For example, if you make a change in a file and want that this change is relevant for the next commit, you have to add the file to the via the git add file command. The git commit -m "your commit message" will commit the marked changes into the Git repository.

1.3. Local and remote repositories

In a distributed version control system everyone has a complete copy of the source code (including the complete history of the source code) and can perform version control operations against this local copy. The use of a dvcs does not require a central code repository.

Git performs commits to your local repository and you can synchronize your repository with other (remote) repositories.Git allows you to clone repositories, e.g. create an exact copy of a repository including the complete history of the source code. Owners of repositories can synchronize changes via push (transferring changes to a remote repository) or pull (getting changes from a remote repository).

1.4. Branching and Merging

Git supports branching, e.g. you can have different versions of your source code. If you want to develop a new feature, you may open a branch in your source code and make the changes in this branch without affecting the main line of your code.

Git allows to merges changes from difference branches. For example you may have a branch called master which contains the source code which you use to build your product which is delivered to your customers. You use another branch called feature_123 to finalize a certain feature and than use the Git merge command to bring the changes into your master branch.

1.5. Tools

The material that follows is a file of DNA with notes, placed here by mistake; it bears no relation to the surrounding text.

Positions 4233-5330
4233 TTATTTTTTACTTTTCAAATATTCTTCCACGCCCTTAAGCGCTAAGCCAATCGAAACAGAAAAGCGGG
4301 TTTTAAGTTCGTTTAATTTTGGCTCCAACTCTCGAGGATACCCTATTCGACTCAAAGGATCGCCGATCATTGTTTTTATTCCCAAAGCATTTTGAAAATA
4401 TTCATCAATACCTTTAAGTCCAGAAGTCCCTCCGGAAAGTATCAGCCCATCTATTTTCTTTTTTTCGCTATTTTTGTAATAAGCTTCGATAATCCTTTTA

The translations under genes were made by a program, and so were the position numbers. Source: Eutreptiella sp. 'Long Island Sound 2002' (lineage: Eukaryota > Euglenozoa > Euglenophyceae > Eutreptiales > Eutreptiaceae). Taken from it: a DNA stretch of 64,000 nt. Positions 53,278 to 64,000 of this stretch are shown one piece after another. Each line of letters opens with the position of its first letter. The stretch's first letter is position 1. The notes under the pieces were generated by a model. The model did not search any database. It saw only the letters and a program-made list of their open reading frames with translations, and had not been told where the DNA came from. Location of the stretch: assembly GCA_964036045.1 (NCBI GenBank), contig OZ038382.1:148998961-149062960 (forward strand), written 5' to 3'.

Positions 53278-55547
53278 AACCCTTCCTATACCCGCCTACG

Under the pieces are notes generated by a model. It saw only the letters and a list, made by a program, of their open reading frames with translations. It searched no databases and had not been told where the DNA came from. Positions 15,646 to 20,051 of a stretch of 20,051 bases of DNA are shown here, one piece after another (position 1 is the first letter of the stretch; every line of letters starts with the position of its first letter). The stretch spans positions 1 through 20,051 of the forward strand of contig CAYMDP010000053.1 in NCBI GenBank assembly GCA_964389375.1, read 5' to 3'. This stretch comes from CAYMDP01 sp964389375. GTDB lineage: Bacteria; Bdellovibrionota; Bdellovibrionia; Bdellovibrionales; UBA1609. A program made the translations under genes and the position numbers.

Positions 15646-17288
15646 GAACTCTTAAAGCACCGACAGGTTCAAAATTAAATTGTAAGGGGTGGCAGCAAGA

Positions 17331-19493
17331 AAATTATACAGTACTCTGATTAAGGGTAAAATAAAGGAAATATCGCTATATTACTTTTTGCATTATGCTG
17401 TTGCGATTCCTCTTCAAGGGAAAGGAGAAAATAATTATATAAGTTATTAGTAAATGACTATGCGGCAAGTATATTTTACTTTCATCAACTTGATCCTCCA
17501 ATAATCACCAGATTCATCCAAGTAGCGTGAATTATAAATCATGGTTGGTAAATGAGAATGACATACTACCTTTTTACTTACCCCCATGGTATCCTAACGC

Git can be used from the command line. You also find graphical tools, for example EGit for the Eclipse IDE.

1.6. Terminology

The following table provides a summary of important Git terminology.

Table 1. Git Terminology

Term Definition
Repository A repository contains the history, the different versions over time and all different branches and tags. In Git each copy of the repository is a complete repository. The repository allows you to retrieve revisions into your working copy.
Branches A branch is a separate code line with its own history. You can create a new branch from an existing one and change the code independently from other branches. One of the branches is the default (normally named master). The user selects a branch and works in this selected branch, which is called the “working copy”. Selecting a branch is called “checkout a branch”.
Tags A tag points to a certain point in time in a specific branch. With a tag, you can have a named point to which you can always revert, e.g. the coding of 25.01.2009 in the branch “testing”.
Commit You commit your changes into a repository. This creates a new revision which can be retrieved later, for example if you want to see the source code of an older version. Each commit contains the author and committer, thus making it possible to identify the source of the change. The author and committer might be different people.